What would it be like to die and be brought back to life? It’s aninconceivable event for most of us, but this was a reality for DaltonMoss.Dalton travelled to Chiang Rai,Thailand for his 21st birthday in2001, when he came head to headwith what would be his tryingfuture.“He was up in the mountains ona big motorcycle,” said his mother,Eve Moss. “He had a phone calland took off his helmet … Whenhe was finished he didn’t put hishelmet back on because it wasn’training anymore. He went around acorner, hit an army truck head-on.He hit the grill, went underneaththe vehicle, and he was prettymuch almost dead.”Dalton’s jaw completely dislo-cated, and he was covered in bloodfrom head to toe. He lied on the burning hot pavement, so hot itmelted his legs through his thin pants, and yet people were mug-ging him. His last chance at lifewas left in the hands of the doctorsin Thailand.“He died, and they brought him back to life,” said Eve. “They justdon’t give up on you; they will notlet a person die!”Dalton suffered a broken ankleand forearm, a multitude of abra-sions, and severe brain injuries thatcost him his memory and landedhim in a coma for three months.When he finally woke up, he waslike a baby – he couldn’t walk, andhe couldn’t talk.Dalton is now 32 but his mentalage ranges daily from about 12 to32 years old.After six months of what seemedlike endless life-threatening sur-geries, Dalton and his mother returned home to BritishColumbia. Seeking treatment became the next hurdle. Evedescribes his treatment at LangleyHospital as “abuse.”“You’d have to threaten them toget to do anything because he wasgetting so infected ... His tracheawas green, and I basically had togo to the news media to get them todo anything. It was a living night-mare, what they did to my son, andnobody cared.”So Eve sought treatment at GFStrong Rehabilitation Centre,where Dalton began learning inde- pendence. He was released after three months, but he still had avery long way to go. Finally, theheath system in B.C. forced themto move to Ontario.“Physio was just hit and misshere and there for a few months,”Eve said, “but that’s no way to helpanybody, you don’t improve.”B.C. only produces 40 physio-therapy graduates annually, butthere are 200 jobs to fill. At this point, the University of BritishColumbia is the only post-second-ary establishment to offer a physio-therapy graduate program.Meanwhile, Ontario sees 265 phys-iotherapy graduates annually. ButEve said it’s not just the lack of  physiotherapists in B.C. that’s the problem; she felt as though theyused her son as an experiment.“Because he has such a multi-tude of things that are all workingagainst each other … they couldn’tfigure it out in B.C., so they were just doing it because they were get-ting paid for it.”The stars finally aligned for Eveand Dalton when they found treat-ment in London.“The therapist watched him justfor the first time and instantly sheknew where all the problemswere,” said Eve. Now Dalton walks with a cane,though he still struggles with bal-ance. Until recently, governmentfunding covered all of his treat-ments. Any further treatments must be paid for out of pocket becauseDalton’s physiotherapist said hehas reached the point where he willno longer reap the benefits of phys-iotherapy.Dalton was invited to a physio-therapy rehabilitation class focusedon traumatic brain injury atWestern University. The studentscould see the before and after effects of what physiotherapy cando for a person never expecting towalk again. Caroline Trajan wasone of the students who attendedthe class.“We all did a subjective inter-view, asked him about the incident.Dalton’s speaking can be hard tounderstand, so it was a lesson to usin communicating with peoplewith brain injuries.”Trajan’s placements haveopened her eyes to issues in thefield.“There’s a lack of funding in alot of areas. Physiotherapy beingsecond tier in health care inCanada doesn’t necessarily get theattention that other areas of healthcare do. I know that a lot of  patients like Dalton get kicked off the case load, maybe prematurely,definitely while they could still benefit from the care.”Dorianne Sauve, the CEO of theOntario PhysiotherapyAssociation, said, “For those whohave extended health benefit plans,there’s lots of private clinic optionsout there.”Eve Moss lives solely on a dis-ability cheque from the govern-ment to support herself and her son, and she does not have enoughmoney to pay for private treatment.“If I go back to the ’80s, I wouldsay that 80 per cent of physiothera- pists worked in the public sector and 20 per cent worked in the pri-vate sector,” said Sauve. “Nowwe’re closer to about 50/50, if nota bit more in the private sector …What we’re looking at is whether or not the system is built andthere’s funding available for phys-iotherapists to provide services inthe public sector.”It’s the patients who have chron-ic illnesses or long-term disabili-ties who are the most vulnerable.They don’t often fit into the eligi- bility requirements. People whofall between the gaps in publicfunding are the ones who aren’table to pay, don’t have extendedhealth benefits, aren’t covered byWSIB or insurance, and don’t fallinto any specific programming thatare offered within the public sys-tem. These people often don’t getthe treatment they need.Ontario specifically faces issuesrelated to geographical access.“I think we’re challenged in hav-ing the same access when we moveaway from our major centres inOntario,” said Sauve. “What we’reseeing over and over again in smalland medium communities is wherea small reduction occurs, or some-one says, ‘We will no longer offer this service at this hospital site,we’re only going to offer it at thisother hospital site which is inanother town’ … People are hav-ing a hard time navigating gettingthat care and oftentimes having tochoose to go without because theycan’t afford private services.”The value of physiotherapy ishuge. It can cut hospital wait times,it can help people regain independ-ence, and it can help health careworkers discover the root problemsof dysfunction.Sauve said, “It reduces a hugeamount of the cost to the healthcare system because if someone’sable to be active and mobile andout there, then they don’t show back up at the hospital.”Dalton Moss is an exceptionalexample of the skill physiothera- pists in Ontario possess. He camein a wheelchair and left on his feet.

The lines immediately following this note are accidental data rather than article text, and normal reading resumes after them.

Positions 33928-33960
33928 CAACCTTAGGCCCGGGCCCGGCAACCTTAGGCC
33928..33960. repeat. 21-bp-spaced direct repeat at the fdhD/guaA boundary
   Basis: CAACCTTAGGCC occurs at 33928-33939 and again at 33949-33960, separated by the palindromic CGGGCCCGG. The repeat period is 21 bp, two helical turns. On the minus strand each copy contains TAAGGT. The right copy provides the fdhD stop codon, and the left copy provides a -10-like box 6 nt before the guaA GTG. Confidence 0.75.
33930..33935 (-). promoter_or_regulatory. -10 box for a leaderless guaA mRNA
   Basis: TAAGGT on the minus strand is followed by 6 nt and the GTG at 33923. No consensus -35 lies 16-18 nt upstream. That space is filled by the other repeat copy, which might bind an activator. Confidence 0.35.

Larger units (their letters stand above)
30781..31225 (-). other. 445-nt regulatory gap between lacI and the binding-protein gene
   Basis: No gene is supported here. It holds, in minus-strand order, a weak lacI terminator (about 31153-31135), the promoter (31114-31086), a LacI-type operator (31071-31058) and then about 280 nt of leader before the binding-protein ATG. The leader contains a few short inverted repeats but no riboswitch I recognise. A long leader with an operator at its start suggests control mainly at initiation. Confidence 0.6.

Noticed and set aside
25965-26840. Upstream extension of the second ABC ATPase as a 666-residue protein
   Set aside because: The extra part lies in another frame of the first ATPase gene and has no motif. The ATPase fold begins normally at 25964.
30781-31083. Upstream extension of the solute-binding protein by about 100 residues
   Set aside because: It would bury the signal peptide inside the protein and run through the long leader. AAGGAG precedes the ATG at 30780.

PAIGE PARKER
INTERROBANG
From four wheels to two feet
NEWS
3
 Volume 45 Issue No. 26 April 8, 2013 www.fsu.ca/interrobang/ 
CREDIT: EVE MOSS
Dalton Moss continues to recover from a brain injury he suffered inThailand when his motorcycle ran into a truck head-on.
 G E T
 C A U G H T
APRIL 8-12
WIN A BRAND NEW BIKE!
Get caught recycling on campus duringEnvironmental Awareness Weekand you will have a chance to